Six in the Six: Nicole Arbour, creator of “Dear Fat People”
Nicole Arbour’s controversial fat-shaming screed, “Dear Fat People,” has made her the most hated woman on YouTube even as the video continues to rack up views—over six million, at last count. She’s not apologizing for anything. Here, the Raptors-dancer-turned-internet-auteur defends her a-hole screen presence and explains why everyone just needs to relax.
You’re a thin, attractive former Raptors dancer. Do you see how a video in which you condemn and criticize fat people has made people angry?
Of course I do. I think we have all become way too sensitive. I’m sorry to everyone that has ever told a blond joke before, but now it’s coming back at you. In the videos I’m playing my “rant character,” which is basically my version of every funny, a-hole guy in movies where I would be cast as the girl standing beside him, who is probably a waitress and probably has to be topless at some point, because that’s what happens to girls in movies. I’m being that guy.
So is it That Guy who doesn’t believe that fat shaming is a real thing, or is it Nicole?
Me as me believes wholeheartedly that everything needs to be made fun of equally. Donald Trump might be president soon, Kanye and Taylor are new best friends. The end of the world is coming and we all just need to relax.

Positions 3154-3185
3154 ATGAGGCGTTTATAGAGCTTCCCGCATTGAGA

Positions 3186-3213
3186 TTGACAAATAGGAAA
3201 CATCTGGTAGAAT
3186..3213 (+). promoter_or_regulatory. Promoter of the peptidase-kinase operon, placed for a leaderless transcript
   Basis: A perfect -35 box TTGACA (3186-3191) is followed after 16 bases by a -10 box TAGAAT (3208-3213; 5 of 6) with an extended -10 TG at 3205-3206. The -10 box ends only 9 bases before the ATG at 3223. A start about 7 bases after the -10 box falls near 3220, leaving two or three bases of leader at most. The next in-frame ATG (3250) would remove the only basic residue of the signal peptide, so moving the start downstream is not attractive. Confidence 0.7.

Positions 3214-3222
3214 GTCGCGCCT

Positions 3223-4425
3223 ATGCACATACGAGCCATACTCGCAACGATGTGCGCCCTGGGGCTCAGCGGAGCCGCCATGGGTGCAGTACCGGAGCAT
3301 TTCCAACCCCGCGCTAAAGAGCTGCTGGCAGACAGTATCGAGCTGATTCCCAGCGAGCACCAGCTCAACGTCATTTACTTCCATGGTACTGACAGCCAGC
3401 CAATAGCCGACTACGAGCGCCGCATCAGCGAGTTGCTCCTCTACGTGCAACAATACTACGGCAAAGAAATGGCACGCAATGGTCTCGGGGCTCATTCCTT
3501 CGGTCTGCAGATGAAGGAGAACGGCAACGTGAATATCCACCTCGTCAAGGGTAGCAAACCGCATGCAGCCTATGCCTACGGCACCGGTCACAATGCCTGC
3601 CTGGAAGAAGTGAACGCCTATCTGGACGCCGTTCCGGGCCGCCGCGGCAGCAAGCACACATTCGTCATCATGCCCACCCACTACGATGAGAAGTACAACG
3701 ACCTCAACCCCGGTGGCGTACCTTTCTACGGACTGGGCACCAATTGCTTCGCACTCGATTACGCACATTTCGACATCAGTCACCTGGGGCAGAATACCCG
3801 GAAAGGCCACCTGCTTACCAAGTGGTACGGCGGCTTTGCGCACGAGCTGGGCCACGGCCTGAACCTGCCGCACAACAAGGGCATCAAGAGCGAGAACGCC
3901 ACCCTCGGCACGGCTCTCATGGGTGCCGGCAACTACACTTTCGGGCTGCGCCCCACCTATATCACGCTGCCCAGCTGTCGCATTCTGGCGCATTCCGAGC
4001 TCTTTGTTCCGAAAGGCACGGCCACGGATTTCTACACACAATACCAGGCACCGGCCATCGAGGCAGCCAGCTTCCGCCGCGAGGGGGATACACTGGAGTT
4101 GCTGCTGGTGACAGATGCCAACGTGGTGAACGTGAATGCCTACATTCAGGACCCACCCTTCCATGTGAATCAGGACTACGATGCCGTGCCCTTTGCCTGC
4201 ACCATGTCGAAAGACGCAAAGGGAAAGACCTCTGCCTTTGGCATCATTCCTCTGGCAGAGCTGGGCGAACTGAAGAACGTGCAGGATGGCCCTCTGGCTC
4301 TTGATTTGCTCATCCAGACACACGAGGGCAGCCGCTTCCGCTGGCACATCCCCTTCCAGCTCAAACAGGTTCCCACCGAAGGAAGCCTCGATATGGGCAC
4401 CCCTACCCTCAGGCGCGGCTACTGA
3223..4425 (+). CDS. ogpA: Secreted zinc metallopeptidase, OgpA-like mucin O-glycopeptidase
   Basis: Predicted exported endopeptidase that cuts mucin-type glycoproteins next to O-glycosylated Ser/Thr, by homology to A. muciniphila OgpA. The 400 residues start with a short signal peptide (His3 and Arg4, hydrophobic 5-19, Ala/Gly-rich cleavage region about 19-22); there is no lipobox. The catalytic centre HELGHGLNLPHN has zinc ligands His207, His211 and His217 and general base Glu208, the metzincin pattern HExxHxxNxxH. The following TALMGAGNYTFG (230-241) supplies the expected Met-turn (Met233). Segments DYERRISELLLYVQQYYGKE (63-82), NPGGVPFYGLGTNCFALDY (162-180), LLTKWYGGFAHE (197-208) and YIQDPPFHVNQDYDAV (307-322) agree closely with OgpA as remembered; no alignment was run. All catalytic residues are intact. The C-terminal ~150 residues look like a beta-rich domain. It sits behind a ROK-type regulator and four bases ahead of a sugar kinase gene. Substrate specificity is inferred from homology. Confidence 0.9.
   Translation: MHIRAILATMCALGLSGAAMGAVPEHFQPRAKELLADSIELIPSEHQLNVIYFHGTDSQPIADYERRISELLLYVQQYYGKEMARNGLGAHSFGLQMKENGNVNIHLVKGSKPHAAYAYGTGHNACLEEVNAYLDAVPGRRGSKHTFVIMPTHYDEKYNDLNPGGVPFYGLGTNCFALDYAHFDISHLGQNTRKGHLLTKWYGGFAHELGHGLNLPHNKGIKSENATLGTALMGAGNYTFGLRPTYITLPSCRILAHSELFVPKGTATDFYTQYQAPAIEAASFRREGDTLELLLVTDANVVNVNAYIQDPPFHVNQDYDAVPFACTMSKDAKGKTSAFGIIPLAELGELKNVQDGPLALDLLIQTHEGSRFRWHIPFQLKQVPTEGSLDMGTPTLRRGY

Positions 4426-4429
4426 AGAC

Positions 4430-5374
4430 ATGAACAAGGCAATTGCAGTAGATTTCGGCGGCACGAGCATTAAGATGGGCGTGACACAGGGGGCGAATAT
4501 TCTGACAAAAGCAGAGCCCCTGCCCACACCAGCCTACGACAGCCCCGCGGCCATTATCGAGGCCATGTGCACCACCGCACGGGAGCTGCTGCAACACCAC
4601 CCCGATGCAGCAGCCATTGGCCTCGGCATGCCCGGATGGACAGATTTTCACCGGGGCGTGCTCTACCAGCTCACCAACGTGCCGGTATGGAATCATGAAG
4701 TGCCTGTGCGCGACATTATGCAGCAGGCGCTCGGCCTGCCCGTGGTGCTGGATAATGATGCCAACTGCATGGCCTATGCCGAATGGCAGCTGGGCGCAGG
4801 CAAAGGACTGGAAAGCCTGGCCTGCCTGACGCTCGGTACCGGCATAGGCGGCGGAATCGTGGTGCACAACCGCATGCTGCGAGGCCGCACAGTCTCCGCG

It just seems like public figures make more reasonable targets than an entire group of people who are so frequently and ignorantly disparaged.
Everyone feels pain and has insecurities. Life isn’t easy for anyone. I was disabled for five years after a serious car accident. I was in bed and was told I might never walk again. Someone like me has experienced real pain. I think we need to be able to shake words off and realize that words are not real pain. Words shouldn’t hurt, and I think that’s an issue.
Do you have any overweight friends? If so, are they pretty p.o.-ed at you?
None of my friends are mad, and I have friends of every shape and size. They laugh because they can’t believe that people don’t understand that it’s an act, that it’s a character.
Do you, Nicole, think that character is an a-hole?
Oh my god—yes. One hundred percent. I love movies with Vince Vaughan, I love Loius C.K, I love Ricky Gervais. That comedy zone that is just about letting my a-hole flag fly. That’s not how I act in real life.
Those are some pretty legendary comic icons. What about critics who say the problem with the “Dear Fat People” video is that it’s simply not funny?
That’s subjective. If somebody doesn’t find me funny, I don’t find them relevant. I don’t listen to the haters. I have a lot of fans and I do it for them.